All of his life Abraham Lincoln enjoyed poetry and would occasionally compose poetry.  In the fall of 1844 he was campaigning for Henry Clay in Clay’s unsuccessful run for the Presidency in southern Indiana and visited the region where he lived as a boy.  He told a friend that the terrain was the most unpoetic imaginable, but moved by nostalgia he set pen to paper:


My childhood’s home I see again,
And sadden with the view;
And still, as memory crowds my brain,
There’s pleasure in it too.

O Memory! thou midway world
‘Twixt earth and paradise,
Where things decayed and loved ones lost
In dreamy shadows rise,

And, freed from all that’s earthly vile,
Seem hallowed, pure, and bright,
Like scenes in some enchanted isle
All bathed in liquid light.

As dusky mountains please the eye
When twilight chases day;
As bugle-tones that, passing by,
In distance die away;

As leaving some grand waterfall,
We, lingering, list its roar–
So memory will hallow all
We’ve known, but know no more.

Near twenty years have passed away
Since here I bid farewell
To woods and fields, and scenes of play,
And playmates loved so well.

Where many were, but few remain
Of old familiar things;
But seeing them, to mind again
The lost and absent brings.

The friends I left that parting day,
How changed, as time has sped!
Young childhood grown, strong manhood gray,
And half of all are dead.

I hear the loved survivors tell
How nought from death could save,
Till every sound appears a knell,
And every spot a grave.

I range the fields with pensive tread,
And pace the hollow rooms,
And feel (companion of the dead)
I’m living in the tombs. Continue Reading


Sympathy for Judas

A powerful presentation in the movie The Robe (1953), by the late great Michael Ansara, of a repentant Judas sunk in the sin of despair.  Pope Francis touched upon the theme of a repentant Judas with bizarre results.  Oakes Spaulding at Mahound’s Paradise surveys the damage:


Then Francis presented a novel theory on Judas and the high priests.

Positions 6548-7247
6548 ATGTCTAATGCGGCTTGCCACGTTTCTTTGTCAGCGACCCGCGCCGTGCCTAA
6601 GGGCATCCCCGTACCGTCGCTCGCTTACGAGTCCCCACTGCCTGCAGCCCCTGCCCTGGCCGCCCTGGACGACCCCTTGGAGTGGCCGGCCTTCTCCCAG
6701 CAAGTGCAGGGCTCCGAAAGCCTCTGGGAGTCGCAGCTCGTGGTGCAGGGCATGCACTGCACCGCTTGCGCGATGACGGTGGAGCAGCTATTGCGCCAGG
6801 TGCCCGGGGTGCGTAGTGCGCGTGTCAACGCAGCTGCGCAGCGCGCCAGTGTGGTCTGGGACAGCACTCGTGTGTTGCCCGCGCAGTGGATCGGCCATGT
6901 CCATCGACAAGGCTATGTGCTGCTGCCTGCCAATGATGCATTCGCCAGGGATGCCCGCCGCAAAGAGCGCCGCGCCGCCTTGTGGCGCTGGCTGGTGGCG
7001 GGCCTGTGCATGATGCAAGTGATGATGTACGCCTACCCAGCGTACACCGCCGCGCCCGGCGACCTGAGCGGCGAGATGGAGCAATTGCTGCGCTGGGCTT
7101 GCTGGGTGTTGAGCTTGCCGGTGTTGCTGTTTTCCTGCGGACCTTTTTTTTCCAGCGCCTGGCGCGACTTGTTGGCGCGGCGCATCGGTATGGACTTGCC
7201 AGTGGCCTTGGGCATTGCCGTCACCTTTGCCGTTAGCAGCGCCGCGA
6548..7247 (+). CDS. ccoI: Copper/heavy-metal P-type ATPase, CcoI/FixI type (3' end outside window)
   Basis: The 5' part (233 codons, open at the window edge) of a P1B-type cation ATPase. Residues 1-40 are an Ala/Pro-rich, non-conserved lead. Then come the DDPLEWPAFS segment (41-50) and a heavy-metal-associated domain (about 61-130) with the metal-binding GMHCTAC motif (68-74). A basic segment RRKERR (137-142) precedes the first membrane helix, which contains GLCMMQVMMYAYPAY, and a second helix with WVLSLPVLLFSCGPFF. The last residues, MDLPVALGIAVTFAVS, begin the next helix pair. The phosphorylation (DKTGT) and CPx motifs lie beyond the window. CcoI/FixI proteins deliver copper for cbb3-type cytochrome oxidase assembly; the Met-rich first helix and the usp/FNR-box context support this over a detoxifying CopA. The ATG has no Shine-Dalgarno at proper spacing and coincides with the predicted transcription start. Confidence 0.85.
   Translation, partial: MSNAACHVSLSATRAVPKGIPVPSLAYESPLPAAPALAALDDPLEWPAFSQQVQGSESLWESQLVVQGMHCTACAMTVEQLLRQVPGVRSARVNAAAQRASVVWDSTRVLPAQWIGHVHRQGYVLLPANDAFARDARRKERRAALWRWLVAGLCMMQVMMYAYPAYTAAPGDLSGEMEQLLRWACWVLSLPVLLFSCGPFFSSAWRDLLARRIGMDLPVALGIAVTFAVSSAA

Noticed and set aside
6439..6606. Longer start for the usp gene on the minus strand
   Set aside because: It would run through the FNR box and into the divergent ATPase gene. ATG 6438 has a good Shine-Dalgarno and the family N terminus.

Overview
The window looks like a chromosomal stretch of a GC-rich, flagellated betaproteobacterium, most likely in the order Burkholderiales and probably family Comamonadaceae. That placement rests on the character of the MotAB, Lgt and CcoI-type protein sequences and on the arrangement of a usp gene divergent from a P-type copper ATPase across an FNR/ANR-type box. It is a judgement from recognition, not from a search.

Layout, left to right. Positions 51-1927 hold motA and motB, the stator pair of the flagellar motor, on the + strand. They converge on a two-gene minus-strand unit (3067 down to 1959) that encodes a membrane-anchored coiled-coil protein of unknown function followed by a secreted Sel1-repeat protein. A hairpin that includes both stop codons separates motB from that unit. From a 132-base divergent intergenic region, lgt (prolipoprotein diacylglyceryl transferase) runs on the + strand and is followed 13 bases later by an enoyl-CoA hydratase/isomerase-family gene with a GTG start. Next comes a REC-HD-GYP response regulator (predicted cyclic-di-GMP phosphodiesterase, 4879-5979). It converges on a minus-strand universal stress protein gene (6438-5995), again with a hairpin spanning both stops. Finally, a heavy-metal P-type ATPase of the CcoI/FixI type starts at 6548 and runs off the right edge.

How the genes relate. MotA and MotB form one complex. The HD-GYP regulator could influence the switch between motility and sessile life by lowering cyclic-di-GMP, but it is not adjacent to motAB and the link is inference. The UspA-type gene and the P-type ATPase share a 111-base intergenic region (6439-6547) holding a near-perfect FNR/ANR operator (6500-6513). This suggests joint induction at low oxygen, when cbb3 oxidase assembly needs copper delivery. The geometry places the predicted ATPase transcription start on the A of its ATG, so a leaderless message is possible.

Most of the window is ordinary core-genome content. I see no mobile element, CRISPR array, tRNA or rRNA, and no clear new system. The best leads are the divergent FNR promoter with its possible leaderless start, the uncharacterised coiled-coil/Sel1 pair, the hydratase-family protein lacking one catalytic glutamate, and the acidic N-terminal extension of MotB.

Yes, all sorts of people, including Gnostics and Germans have argued that Judas was not such a bad guy, that he was really doing Jesus and/or us a favor in carrying out the prophecy, or making it possible for Jesus to die on the cross (and thus redeem us) or whatever. But this new theory goes beyond that. As far as I know, no one ever in the history of the world has ever blamed the Jewish high priests for Judas’ suicide:

Pope Francis said: “It hurts when I read that small passage from the Gospel of Matthew, when Judas, who has repented, goes to the priests and says: ‘I have sinned’ and wants to give … and gives them the coins. ‘Who cares! – they say to him: it’s none of our business!’ They closed their hearts before this poor, repentant man, who did not know what to do. And he went and hanged himself. 

And what did they do when Judas hanged himself? They spoke amongst themselves and said: ‘Is he a poor man? No! These coins are the price of blood, they must not enter the temple… and they referred to this rule and to that… The doctors of the letter. “ 

The life of a person did not matter to them, the Pope observed, they did not care about Judas’ repentance. 

The Gospel, he continued, says that Judas came back repentant. But all that mattered to them “were the laws, so many words and things they had built”.

So Judas went to confess to the Jewish high priests. But they were bad confessors and rejected him since they (I guess) had no mercy.
It is tedious to observe that:
  1. The Jewish high priests (being Jewish high priests) had no power to forgive sins in that sense.
  2. Neither Judas nor the high priests believed they had such a power.
  3. In any case, while looking down at Judas for being sort of a rat, the priests obviously wouldn’t think that acting against Jesus was per se a sin.